Nobody’s Free

A new round of investment to modernize America’s nuclear arsenal threatens to lock in a new global arms race—at a taxpayer cost of $1 trillion.

Nobody’s Free

When Megan Rice broke into the National Security Complex in Oak Ridge, Tennessee, with two other peace activists in 2012, the then 82-year-old Catholic nun said she felt a moral obligation to draw public attention to what she has called the “crime” of nuclear weapons production.

Caught and convicted of sabotage and damaging federal property, she served two years of a 35-month prison sentence before an appeals court vacated her conviction on reduced charges and set her free in May.

But the now 85-year-old nun says she still doesn’t feel “free.”

“As long as there’s one remaining thermonuclear weapon, none of us can be considered free,” Rice said in an interview with Freedom Magazine.

“Humanity,” she said, is the real victim here.

Rice and two accomplices entered the facility under the aegis of Transform Now Ploughshares, a national antinuclear weapons group. They spent two hours praying, painting messages in blood, hanging banners and banging on a uranium storage bunker, causing $70,000 in damage—the government alleged—before being apprehended.


Rice didn’t break any laws, she says, because the facility itself was illegal. She justifies the intrusion onto the nuclear weapons site by her understanding of moral codes outlined by Ralph Waldo Emerson and Martin Luther King Jr. “All citizens are required to expose and oppose known crimes, equally responsible, according to their ability, and according to their situation,” she told Al Jazeera in an interview published in June.

“The U.S. is not living up to its obligations of those signed legal treaties and agreements; therefore it’s criminal activity going on there as long as they are proliferating rather than dismantling nuclear weapons,” Rice told Freedom, citing the United Nations’ Treaty on the Non-Proliferation of Nuclear Weapons (NPT)—among others—that the U.S. has been party to since 1970.

The activist nun’s sentiments about the continuation of the nuclear arms race, which has received fresh blood with recent efforts by Iran to acquire atomic weapons, echo the frustrations of many international activists. In 1968, the five declared nuclear weapons states pledged in the Non-Proliferation Treaty to “pursue negotiations in good faith on effective measures relating to cessation of the nuclear arms race at an early date and to nuclear disarmament.”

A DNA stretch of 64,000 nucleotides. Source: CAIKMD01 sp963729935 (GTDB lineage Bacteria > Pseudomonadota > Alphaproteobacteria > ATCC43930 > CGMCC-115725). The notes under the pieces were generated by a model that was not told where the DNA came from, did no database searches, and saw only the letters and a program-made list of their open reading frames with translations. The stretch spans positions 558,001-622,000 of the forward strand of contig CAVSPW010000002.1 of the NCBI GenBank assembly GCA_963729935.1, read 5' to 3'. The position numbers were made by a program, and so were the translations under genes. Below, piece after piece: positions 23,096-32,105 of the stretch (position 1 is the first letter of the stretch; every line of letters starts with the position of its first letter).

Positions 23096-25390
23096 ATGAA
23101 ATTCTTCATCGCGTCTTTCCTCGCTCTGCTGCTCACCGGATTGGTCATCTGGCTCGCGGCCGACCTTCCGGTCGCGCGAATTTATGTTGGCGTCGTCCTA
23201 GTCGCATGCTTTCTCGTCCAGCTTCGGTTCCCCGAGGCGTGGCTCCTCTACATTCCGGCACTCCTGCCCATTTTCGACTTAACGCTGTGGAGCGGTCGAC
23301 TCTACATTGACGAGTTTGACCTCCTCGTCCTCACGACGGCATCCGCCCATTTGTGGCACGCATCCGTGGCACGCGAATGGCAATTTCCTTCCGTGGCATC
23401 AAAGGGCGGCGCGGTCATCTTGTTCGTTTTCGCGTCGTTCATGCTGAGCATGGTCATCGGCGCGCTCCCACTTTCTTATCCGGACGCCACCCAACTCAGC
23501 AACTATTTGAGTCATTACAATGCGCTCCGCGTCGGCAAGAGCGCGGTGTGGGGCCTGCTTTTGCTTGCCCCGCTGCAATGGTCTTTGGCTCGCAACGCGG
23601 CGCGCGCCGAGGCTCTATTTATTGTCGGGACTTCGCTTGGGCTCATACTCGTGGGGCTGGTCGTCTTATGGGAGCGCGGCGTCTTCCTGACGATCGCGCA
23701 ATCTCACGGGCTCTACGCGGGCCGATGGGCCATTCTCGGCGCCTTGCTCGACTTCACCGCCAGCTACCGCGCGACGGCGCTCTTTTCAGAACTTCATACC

The treaty went into effect in 1970, but after nearly half a century, none of the nuclear weapons states appear ready to follow through.

The 2015 NPT Review Conference, held every five years, ended in May with a failure to reach a substantive outcome. This prompted U.N. Secretary-General Ban Ki-moon to issue a statement lamenting how the nuclear states were “unable to narrow their differences on the future of nuclear disarmament.”

The secretary-general warned in remarks delivered to delegates by a deputy at the beginning of the conference of the dangers of expensive nuclear modernization programs “that will entrench nuclear weapons for decades to come. Instead of pursuing proposals to accelerate nuclear disarmament … there has been a dangerous return to Cold War mentalities,” he noted.

These developments contrast starkly with conventional wisdom that the Cold War ended when the Soviet Union collapsed. Stockpiles have indeed been reduced over the decades, but the U.S. and Russia still maintain arsenals with roughly 1,800 nuclear weapons capable of being deployed at any time. Activists at the nonprofit Global Zero warned the world during the NPT conference that “we’re all sitting ducks,” with a projection of crosshairs on the U.N. headquarters in New York.


Hans M. Kristensen, director of the Nuclear Information Project at the Federation of American Scientists, drew attention to this quandary in an article in the summer of 2014, warning that modernization programs are a direct threat to the NPT. Kristensen’s primary job is keeping tabs on the world’s nuclear arsenals, estimated at more than 15,000 missiles last year, 90 percent of which belong to the U.S. and Russia.

Kristensen concluded in his article for the Arms Control Association that “Without some form of limitations on the pace and scope of nuclear modernization, the goals of deep cuts in and eventual elimination of nuclear weapons remain elusive….”

He noted that it appears that reducing the existing nuclear threat is “increasingly unlikely” and wrote that modernizing such weapons is a “reaffirmation of the value of nuclear weapons” by nations that “threaten to extend the nuclear era indefinitely.”

“In the last five years here, things have really taken a turn south,” Kristensen said in a phone interview with Freedom, concurring with Ban Ki-moon on how the tide for disarmament has ebbed since President Obama’s much-lauded 2009 speech in Prague, where the president was quoted in news reports as boasting of “America’s commitment to seek the peace and security of a world without nuclear weapons.”